If you have any questions about issues of divorce, custody, or support, you may schedule a free consultation with our office. Call 978-225-9030 during regular business hours or complete our contact form online, and we will get back to you at our earliest opportunity.

Id., at 5-6.
Id., at 8.
Id., at 7.

Divorce on Grounds of Cruel and Abusive Treatment

Which of the following scenarios may give rise to a divorce based on the fault ground of cruel and abusive treatment:

1. A husband publicly makes false accusations that his wife is having multiple affairs with her medical patients; he once threatened to slash her.

2. A wife calls her husband vile names and berates him in front of their children; she has also blackened his eye one two occasions.

3. A husband forces himself upon his wife and has sex with her, despite knowing that he has a sexually transmitted disease.

4. A wife forces her wife to sleep alone in the attic, orders her to leave the marital home, and slaps her multiple times on multiple occasions.

The answer? All of the above!

Cruel and abusive treatment is a fault ground for divorce in Massachusetts, along with many other jurisdictions. It has been defined by the Massachusetts courts to mean “that it must ‘appear to be, at least, such cruelty as shall cause injury to life, limb or health, or create a danger of such injury, or a reasonable apprehension of such danger upon the parties continuing to live together. This is broad enough to include mere words, if they create a reasonable apprehension of personal violence, or tend to would the feelings to such a degree as to affect the health of the party, or create a reasonable apprehension that it may be affected.’”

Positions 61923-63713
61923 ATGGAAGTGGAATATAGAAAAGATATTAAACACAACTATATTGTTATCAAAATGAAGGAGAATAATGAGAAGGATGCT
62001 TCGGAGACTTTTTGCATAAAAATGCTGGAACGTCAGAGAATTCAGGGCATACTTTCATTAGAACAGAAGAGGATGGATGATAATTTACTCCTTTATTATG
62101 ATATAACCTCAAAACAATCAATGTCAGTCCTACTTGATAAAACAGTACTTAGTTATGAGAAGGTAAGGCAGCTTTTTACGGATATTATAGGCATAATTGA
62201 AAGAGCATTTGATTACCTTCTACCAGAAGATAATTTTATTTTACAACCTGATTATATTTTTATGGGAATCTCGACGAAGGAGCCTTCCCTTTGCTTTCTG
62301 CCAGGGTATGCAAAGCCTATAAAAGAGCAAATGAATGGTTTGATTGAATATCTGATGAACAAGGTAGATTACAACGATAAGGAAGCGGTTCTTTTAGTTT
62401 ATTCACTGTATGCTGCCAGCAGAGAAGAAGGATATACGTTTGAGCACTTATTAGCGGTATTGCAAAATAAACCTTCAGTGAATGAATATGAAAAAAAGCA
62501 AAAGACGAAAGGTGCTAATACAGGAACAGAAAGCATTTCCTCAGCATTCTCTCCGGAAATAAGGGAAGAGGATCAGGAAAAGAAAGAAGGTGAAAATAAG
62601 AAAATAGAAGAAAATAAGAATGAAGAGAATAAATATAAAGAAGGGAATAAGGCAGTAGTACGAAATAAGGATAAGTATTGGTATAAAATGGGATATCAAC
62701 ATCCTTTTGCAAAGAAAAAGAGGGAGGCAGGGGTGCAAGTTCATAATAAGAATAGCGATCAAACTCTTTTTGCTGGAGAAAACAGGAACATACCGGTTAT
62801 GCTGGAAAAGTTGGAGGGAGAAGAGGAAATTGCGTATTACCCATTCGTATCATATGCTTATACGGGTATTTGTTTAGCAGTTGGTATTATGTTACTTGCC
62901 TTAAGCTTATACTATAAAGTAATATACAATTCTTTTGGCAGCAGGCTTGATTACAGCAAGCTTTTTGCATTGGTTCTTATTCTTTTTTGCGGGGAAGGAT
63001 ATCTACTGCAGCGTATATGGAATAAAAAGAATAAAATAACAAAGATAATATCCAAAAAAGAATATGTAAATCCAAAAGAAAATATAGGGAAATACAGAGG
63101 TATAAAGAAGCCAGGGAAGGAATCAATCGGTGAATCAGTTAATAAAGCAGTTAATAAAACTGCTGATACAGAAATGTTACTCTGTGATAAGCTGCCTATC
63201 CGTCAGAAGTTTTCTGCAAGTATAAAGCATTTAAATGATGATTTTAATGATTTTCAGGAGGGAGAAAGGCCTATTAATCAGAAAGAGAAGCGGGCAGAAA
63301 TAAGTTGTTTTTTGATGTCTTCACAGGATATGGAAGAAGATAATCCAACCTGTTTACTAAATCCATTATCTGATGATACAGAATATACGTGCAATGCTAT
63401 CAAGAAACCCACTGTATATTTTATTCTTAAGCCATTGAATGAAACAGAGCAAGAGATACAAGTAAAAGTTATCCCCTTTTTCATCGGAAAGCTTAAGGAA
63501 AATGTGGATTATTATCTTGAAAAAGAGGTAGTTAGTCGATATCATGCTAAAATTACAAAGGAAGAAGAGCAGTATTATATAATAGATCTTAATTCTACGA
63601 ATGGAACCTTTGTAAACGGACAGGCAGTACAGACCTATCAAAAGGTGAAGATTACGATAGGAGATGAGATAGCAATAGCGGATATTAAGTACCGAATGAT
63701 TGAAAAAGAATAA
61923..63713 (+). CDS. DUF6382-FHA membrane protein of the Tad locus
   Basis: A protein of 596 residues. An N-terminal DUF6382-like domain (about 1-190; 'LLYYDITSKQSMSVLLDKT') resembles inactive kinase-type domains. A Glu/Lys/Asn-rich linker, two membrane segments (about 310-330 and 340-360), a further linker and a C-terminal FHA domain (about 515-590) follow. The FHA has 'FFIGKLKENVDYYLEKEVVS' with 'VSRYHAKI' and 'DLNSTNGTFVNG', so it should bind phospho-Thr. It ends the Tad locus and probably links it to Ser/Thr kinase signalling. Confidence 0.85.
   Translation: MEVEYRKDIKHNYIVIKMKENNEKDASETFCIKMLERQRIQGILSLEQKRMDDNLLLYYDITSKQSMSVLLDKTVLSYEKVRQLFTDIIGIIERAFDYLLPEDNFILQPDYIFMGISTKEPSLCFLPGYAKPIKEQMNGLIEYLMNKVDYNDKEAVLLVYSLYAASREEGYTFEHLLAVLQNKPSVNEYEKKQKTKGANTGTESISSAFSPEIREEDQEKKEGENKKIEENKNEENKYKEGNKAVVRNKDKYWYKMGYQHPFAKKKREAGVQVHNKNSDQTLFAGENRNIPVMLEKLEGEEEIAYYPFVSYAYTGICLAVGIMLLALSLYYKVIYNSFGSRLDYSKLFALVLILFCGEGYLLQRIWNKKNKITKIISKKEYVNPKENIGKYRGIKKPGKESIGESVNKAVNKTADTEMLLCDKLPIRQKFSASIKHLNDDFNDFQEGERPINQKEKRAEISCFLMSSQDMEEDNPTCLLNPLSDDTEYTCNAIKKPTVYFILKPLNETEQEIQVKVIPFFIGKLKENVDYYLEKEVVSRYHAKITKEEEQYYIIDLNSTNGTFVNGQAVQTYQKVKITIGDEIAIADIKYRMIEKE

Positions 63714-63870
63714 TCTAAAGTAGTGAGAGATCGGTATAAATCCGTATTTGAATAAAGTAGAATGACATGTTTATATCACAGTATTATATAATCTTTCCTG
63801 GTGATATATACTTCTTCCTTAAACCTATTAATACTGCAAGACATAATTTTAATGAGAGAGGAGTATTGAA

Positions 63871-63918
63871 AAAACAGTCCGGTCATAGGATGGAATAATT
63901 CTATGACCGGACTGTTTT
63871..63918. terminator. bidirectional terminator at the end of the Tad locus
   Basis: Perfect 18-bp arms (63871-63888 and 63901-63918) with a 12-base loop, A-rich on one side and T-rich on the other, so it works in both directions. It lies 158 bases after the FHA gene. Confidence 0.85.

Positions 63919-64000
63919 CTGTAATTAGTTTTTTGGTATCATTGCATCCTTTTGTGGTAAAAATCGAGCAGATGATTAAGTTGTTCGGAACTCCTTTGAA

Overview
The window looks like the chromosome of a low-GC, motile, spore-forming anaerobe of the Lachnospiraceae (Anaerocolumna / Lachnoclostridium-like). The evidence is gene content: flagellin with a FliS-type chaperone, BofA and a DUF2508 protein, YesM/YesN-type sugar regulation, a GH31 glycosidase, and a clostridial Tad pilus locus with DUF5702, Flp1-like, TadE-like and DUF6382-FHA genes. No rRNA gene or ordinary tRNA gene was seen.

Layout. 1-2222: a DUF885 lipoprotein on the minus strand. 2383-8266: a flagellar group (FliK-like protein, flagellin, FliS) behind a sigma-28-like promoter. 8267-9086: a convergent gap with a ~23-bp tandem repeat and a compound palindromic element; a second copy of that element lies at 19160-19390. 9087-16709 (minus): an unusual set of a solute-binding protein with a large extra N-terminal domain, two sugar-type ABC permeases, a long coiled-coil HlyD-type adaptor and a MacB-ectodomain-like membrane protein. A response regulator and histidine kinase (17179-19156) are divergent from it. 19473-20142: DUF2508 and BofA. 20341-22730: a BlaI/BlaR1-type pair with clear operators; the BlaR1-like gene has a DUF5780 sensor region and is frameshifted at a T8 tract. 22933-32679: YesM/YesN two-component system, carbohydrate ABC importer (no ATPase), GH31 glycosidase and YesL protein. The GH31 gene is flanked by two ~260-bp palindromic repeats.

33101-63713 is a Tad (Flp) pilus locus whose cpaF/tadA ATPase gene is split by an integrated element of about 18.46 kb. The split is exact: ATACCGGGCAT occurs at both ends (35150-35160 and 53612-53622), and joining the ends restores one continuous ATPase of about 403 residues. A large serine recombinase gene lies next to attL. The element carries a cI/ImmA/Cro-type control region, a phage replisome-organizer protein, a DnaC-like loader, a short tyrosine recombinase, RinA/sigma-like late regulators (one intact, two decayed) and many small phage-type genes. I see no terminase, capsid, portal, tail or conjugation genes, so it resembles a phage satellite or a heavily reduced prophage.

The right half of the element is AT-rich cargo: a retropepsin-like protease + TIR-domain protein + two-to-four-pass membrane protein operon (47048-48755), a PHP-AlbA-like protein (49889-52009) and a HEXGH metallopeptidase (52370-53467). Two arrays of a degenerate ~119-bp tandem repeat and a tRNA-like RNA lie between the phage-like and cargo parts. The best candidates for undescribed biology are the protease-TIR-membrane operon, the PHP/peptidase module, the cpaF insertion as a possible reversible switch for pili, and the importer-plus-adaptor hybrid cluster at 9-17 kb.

As noted above, cruel and abusive treatment includes words as well as physical actions, provided that those words either create an apprehension or fear of violence, or hurt a spouse to such extent that the spouse’s health is reasonably affected. As the Supreme Judicial Court explained in one case: “acts or words are sufficient to constitute cruel and abusive treatment within the purview of R. L. c. 152, § 1, now G. L. c. 208 § 1, where the acts are committed or the words are spoken with a malevolent motive, or intention to injure, or to cause suffering to the libelant, if it is found that injury or the danger of injury to the libelant’s life, limb or health, or a reasonable apprehension thereof, is thereby caused.” In that case, the wife claimed to suffer serious mental suffering (so much so that her physical health was impacted) after she learned of her husband’s infatuation with another woman and his intentions to continue his relations with the other woman.